09 Dec Virginia: Medical Malpractice – a Lawyer’s Policies
On December 8, 2014, Virginia Lawyers Weekly covered a very favorable ruling obtained by Mr. Waterman, headlining “Discovery of hospital policy OK in malpractice suit”. Id. at 2. The case is Rauchfuss v. Schultz, No. CL1302754V-04, in Circuit Court for the City of Newport News, Virginia.
Virginia Lawyers Weekly recounted that Judge Pugh in Rauchfuss ordered Riverside to produce its “policies and procedures in place at the time of the alleged malpractice, as well as revised policies later implemented at the hospital”. Id. See, 10/31/14 Hr’g Order at 2-3 (Newport News Nov. 20, 2014). Virginia Lawyers Weekly also noted that as a matter of first-impression in Virginia the “judge even indicated the hospital’s policy might come in at trial to back up the plaintiff’s case on the standard of care for a radiologist.” Id. at 2. See, 10/31/14 Hr’g Tr. at 19/17-21.4, 24.14-24 (emphasis added).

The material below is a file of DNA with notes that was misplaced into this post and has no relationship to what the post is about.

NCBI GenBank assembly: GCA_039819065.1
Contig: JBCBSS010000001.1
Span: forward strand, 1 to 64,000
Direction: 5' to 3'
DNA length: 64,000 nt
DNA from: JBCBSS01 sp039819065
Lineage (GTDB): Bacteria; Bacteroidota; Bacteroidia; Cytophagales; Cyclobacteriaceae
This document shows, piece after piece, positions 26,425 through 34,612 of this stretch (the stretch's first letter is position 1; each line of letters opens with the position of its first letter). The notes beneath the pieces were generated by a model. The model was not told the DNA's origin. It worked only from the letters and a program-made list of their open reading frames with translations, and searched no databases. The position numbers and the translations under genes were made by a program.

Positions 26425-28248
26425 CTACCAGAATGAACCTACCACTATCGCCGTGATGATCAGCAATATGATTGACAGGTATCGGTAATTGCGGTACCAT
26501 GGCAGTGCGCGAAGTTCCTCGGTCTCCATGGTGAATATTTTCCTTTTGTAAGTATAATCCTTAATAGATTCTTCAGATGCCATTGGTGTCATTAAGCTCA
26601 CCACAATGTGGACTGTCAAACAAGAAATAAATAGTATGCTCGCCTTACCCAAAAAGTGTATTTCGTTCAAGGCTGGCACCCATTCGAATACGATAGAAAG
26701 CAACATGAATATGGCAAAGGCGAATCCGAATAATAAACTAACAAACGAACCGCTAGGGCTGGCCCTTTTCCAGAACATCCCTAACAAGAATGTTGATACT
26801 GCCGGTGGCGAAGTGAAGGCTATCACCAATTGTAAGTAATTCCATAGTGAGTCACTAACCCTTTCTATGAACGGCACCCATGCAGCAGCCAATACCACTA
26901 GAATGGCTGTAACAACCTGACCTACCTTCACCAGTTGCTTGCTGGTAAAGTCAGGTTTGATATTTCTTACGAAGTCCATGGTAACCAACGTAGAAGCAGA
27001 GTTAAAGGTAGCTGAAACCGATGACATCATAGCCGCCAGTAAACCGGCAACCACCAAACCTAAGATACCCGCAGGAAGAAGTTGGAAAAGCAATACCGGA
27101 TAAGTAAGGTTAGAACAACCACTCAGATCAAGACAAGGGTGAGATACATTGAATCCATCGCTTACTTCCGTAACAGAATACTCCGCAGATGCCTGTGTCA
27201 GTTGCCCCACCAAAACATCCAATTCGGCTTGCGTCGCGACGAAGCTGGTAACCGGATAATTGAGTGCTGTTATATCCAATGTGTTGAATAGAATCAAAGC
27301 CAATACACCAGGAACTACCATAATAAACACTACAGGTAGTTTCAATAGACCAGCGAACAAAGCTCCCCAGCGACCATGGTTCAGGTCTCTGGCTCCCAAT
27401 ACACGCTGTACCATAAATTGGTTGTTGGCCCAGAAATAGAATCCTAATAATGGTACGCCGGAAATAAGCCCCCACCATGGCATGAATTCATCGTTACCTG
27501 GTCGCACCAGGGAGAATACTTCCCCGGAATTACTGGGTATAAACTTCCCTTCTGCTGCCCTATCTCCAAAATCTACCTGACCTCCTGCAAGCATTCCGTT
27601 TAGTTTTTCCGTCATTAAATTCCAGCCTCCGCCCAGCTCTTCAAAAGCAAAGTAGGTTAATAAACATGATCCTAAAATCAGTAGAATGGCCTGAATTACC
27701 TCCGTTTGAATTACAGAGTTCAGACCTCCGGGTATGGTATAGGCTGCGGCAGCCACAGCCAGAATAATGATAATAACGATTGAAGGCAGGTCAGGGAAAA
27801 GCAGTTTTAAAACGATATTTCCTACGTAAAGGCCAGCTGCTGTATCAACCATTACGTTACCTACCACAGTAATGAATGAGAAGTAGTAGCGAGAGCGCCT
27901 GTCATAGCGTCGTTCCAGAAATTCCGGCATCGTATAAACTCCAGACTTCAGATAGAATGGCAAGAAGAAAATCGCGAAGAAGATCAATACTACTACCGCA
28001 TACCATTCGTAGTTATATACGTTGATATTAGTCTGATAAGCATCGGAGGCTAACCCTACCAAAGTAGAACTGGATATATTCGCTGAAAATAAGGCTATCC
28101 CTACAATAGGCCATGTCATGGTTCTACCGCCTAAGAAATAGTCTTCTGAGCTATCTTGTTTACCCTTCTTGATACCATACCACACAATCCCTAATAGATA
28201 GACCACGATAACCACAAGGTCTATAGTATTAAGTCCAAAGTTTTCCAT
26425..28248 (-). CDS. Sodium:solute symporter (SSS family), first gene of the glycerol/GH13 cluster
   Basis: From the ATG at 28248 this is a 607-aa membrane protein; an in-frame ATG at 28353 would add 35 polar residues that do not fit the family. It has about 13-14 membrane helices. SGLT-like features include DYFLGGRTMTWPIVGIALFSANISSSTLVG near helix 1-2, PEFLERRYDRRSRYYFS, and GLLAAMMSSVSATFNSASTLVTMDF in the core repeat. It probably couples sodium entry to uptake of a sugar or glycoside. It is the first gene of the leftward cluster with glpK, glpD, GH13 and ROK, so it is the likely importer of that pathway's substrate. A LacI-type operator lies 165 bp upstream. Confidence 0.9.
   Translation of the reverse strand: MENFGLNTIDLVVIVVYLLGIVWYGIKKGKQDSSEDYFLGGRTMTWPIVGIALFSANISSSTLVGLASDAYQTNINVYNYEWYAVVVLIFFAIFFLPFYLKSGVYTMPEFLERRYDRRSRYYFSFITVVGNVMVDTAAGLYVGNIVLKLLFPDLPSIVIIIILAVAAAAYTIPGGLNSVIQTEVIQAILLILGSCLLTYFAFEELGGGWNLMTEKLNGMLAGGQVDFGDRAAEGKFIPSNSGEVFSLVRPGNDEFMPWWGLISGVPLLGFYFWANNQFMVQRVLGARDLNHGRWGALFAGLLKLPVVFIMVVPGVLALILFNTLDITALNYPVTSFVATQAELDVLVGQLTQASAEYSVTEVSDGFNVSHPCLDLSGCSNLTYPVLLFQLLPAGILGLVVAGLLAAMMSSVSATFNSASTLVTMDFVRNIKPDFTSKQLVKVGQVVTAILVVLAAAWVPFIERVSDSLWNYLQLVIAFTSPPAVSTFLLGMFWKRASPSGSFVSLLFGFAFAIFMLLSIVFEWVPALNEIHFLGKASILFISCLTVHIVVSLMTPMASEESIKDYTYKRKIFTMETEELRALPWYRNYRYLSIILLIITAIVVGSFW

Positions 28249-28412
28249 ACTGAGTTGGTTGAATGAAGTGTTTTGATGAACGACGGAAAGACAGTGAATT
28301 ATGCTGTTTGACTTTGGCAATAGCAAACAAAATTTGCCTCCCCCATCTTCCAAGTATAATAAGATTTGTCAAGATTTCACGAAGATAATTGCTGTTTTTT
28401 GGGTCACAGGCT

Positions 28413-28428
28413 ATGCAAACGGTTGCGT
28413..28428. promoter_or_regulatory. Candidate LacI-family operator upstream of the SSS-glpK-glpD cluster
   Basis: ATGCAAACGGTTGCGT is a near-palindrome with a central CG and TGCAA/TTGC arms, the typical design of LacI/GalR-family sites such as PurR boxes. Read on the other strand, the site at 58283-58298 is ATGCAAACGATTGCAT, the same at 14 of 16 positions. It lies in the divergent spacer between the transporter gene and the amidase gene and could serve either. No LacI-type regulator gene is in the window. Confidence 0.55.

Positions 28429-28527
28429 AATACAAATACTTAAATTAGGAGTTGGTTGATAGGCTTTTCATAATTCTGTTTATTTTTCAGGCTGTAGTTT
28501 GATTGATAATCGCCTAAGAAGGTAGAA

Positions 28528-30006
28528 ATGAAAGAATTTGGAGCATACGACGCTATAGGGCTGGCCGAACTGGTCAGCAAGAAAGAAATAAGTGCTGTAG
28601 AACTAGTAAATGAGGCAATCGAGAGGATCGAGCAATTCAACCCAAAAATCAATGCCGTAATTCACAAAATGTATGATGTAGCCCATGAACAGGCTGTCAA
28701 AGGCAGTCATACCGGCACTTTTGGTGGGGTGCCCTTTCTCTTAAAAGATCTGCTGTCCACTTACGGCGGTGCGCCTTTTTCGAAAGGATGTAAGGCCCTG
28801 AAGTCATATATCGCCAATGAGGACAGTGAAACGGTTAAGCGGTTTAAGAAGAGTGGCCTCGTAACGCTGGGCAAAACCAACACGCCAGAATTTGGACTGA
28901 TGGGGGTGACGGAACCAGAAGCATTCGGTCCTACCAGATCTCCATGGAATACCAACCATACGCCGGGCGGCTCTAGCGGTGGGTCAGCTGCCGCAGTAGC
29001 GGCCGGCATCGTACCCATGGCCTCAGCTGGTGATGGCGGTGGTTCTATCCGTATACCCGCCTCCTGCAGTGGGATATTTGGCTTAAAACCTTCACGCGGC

Virginia Lawyers Weekly quoted: “’Maybe we need a Supreme Court case to clarify this,’ Pugh said at the Oct. 31 hearing. Different courts were making different rulings. ‘That’s why we need some clarification of it so we won’t have to run down this road each time,’ Pugh said.” Id. at 2.
Virginia Lawyers Weekly reported that a trio of medical malpractice defense lawyers chimed in against Judge Pugh’s ruling and comments in Rauchfuss. Id. at 2. Yet notably, there also were innumerable defense nay-sayers about another medical malpractice case against Riverside in 2005, where Judge Pugh likewise granted Mr. Waterman discovery and admissibility of hospital incident reports, database printouts, and educational/training material – which cutting-edge rulings were upheld by the Virginia Supreme Court in its landmark decision, Riverside Hosp., Inc. v. Johnson, 272 Va. 518 (2006).